Checking Rising Urban Slums


Monday October 6, 2014 was World Habi
tat Day. As it has become the tradition
of the United Nations since 1985, the first Monday of October every year is used to reflect on the state of cities and towns across the world as it relates to basic rights of all to adequate shelter.
The United Nations also uses the day to celebrate, draw attention to this all important human need as it reminds the world that people have the power and responsibility to shape the future of their cities and towns. The focus this year is on “Voices in the Slum.”
According to the United Nations, the Millennium Development Goals (MDGs) have cut the number of slum dwellers by more than half across the globe, but that within the same period there has been rapid urbanisation with a resultant rise in slum population, especially in developing countries.
Like the United Nations, governments and peoples across the globe should be worried by the voices that come from the slums, but very little is even done to at least, listen to them. According to studies, in some cases as much as 70 per cent of the population lives under slum conditions.
Of course, the cities cannot fully function as one and provide the needed benefits of its elevated status, if it continues to cohabit with an overwhelming slum population. As the cities continue to collect ordour from the slums and expose themselves to the ill-feelings of the slums, the best interest of the population cannot be achieved.
Slums all over the world have the characteristic of poor and inadequate housing; poor sanitary environment and disregard for human dignity. In some cases, slums provide the hiding place for criminals and the training ground for social deviants and violent characters.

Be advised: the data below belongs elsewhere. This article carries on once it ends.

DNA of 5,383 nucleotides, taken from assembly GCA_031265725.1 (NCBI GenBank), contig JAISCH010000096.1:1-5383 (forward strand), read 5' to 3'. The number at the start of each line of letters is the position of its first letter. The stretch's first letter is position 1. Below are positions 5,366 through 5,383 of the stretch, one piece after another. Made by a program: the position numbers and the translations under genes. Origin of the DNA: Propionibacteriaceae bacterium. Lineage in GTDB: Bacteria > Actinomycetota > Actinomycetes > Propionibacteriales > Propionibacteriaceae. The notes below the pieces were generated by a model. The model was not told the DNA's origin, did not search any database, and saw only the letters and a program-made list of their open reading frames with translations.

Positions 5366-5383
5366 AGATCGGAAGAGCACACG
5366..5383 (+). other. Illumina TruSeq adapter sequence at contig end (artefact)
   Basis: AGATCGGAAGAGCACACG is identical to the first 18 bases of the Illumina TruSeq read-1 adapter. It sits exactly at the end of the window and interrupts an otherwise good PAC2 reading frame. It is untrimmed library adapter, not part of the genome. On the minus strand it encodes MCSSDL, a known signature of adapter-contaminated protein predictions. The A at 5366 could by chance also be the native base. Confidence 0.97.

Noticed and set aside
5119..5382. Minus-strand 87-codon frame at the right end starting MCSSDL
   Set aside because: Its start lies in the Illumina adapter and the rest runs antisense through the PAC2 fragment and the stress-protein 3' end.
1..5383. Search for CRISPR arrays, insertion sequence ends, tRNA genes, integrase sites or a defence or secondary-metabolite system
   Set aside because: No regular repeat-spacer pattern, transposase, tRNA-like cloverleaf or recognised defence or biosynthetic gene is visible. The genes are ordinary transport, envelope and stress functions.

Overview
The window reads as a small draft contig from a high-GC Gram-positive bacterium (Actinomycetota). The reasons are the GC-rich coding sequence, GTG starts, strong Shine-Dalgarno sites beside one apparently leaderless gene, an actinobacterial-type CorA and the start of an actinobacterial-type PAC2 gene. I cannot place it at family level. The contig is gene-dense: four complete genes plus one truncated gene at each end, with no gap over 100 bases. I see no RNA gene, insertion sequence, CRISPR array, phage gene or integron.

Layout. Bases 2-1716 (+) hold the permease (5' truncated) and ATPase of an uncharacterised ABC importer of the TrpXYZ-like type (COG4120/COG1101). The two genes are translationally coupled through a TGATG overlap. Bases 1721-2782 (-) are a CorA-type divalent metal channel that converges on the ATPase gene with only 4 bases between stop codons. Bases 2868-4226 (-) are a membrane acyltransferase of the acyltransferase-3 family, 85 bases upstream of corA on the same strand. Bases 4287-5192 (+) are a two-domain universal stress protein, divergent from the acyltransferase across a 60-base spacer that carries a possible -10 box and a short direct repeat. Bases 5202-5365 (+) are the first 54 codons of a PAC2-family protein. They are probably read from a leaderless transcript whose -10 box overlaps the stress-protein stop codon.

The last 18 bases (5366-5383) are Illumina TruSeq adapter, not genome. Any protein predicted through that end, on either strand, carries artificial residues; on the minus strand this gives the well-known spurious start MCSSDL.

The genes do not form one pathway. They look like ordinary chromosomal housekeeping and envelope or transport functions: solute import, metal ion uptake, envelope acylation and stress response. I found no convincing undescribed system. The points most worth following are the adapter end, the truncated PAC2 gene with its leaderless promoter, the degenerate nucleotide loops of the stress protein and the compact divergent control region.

In realisation of this ugly situation, the Federal Government undertook a major offensive against persons that did things that tended to deface Abuja the nation’s capital. Of course, whole slum communities and illegal structures, markets and parks were removed.
A similar urban renewal exercise also took place in many States, including Rivers State where illegal structures and some water front settlements were demolished. In some places, streets blocked with buildings were re-opened, while high fences were pulled down.
But the success of those actions is what society is yet to enjoy. In some places, the displaced people simply create new slums because the authorities did not provide a credible alternative. In others, the operation just did not conclude and very little appears to have changed.
The Tide thinks that the authorities need to take advantage of the World Habitat Day to re-visit the accommodation needs of Nigerians across the board. The glaring housing deficit in Nigeria should concern the government just as the dehumanising condition under which a huge percentage of Nigerians live.
In Port Harcourt, the Rivers State capital, a lot has changed but the city is surrounded by un-healthy water brazing conversion, occupation and defacing of uncompleted public buildings by hoodlums still remains a key challenge.
The over-powering influence of urban slum is best typified by the oddity  in the government estates at Orije and Oromenike, all in the high brow D/Line area of Port Harcourt. The peculiarity of this place is that the hoodlums that have turned the place to some den deny some legitimate allottees of the flats to take possession.
The case of persons, even from other states taking up open spaces for trading or residential purposes with impunity has become un-acceptable. But the failure of government Ministries, especially those of Housing and Urban Development to deal with the situation is simply scandalous.
While the inner-city of the once famous Garden City of Port Harcourt hosts the competition between finest houses and the most audacious slums, the fringes of the city are being developed without plan and without the supervision of the authorities.
We think that the issue of slum settlements in some States, including Rivers State should be addressed with all  seriousness and sense of purpose. This is moreso because the negative influence from those slums has already started impacting on the health, safety and security of the cities.
As a way of urgently reversing the trend, government should quickly complete all on-going housing programmes and embark on more while ridding estates like the ones in Oromenike, Orije and Oyigbo, etc of hoodlums.